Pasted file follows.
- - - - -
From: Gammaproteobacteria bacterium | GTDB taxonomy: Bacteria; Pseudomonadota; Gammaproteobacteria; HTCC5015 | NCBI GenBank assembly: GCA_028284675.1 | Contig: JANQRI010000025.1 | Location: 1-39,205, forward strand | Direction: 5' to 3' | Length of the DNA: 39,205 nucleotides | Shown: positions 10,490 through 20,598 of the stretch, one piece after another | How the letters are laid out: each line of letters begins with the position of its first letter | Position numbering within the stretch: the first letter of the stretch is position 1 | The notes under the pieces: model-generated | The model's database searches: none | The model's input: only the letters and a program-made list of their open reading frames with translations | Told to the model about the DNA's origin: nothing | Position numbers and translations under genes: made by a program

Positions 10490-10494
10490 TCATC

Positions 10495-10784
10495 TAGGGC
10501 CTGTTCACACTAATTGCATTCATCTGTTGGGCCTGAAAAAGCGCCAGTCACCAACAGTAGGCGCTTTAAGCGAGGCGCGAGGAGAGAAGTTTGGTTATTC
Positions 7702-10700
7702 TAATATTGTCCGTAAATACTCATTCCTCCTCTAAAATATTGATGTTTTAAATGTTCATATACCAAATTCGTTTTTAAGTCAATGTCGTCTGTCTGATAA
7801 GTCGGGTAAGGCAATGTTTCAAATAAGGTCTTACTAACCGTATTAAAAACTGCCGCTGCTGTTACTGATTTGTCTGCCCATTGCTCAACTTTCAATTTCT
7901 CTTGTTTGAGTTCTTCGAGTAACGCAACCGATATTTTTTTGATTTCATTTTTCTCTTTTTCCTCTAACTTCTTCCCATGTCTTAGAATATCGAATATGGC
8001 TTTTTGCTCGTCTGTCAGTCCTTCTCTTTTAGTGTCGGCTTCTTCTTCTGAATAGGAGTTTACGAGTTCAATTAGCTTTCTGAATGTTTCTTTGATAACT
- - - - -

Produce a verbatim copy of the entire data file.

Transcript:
From: Gammaproteobacteria bacterium | GTDB taxonomy: Bacteria; Pseudomonadota; Gammaproteobacteria; HTCC5015 | NCBI GenBank assembly: GCA_028284675.1 | Contig: JANQRI010000025.1 | Location: 1-39,205, forward strand | Direction: 5' to 3' | Length of the DNA: 39,205 nucleotides | Shown: positions 10,490 through 20,598 of the stretch, one piece after another | How the letters are laid out: each line of letters begins with the position of its first letter | Position numbering within the stretch: the first letter of the stretch is position 1 | The notes under the pieces: model-generated | The model's database searches: none | The model's input: only the letters and a program-made list of their open reading frames with translations | Told to the model about the DNA's origin: nothing | Position numbers and translations under genes: made by a program

Positions 10490-10494
10490 TCATC

Positions 10495-10784
10495 TAGGGC
10501 CTGTTCACACTAATTGCATTCATCTGTTGGGCCTGAAAAAGCGCCAGTCACCAACAGTAGGCGCTTTAAGCGAGGCGCGAGGAGAGAAGTTTGGTTATTC
Positions 7702-10700
7702 TAATATTGTCCGTAAATACTCATTCCTCCTCTAAAATATTGATGTTTTAAATGTTCATATACCAAATTCGTTTTTAAGTCAATGTCGTCTGTCTGATAA
7801 GTCGGGTAAGGCAATGTTTCAAATAAGGTCTTACTAACCGTATTAAAAACTGCCGCTGCTGTTACTGATTTGTCTGCCCATTGCTCAACTTTCAATTTCT
7901 CTTGTTTGAGTTCTTCGAGTAACGCAACCGATATTTTTTTGATTTCATTTTTCTCTTTTTCCTCTAACTTCTTCCCATGTCTTAGAATATCGAATATGGC
8001 TTTTTGCTCGTCTGTCAGTCCTTCTCTTTTAGTGTCGGCTTCTTCTTCTGAATAGGAGTTTACGAGTTCAATTAGCTTTCTGAATGTTTCTTTGATAACT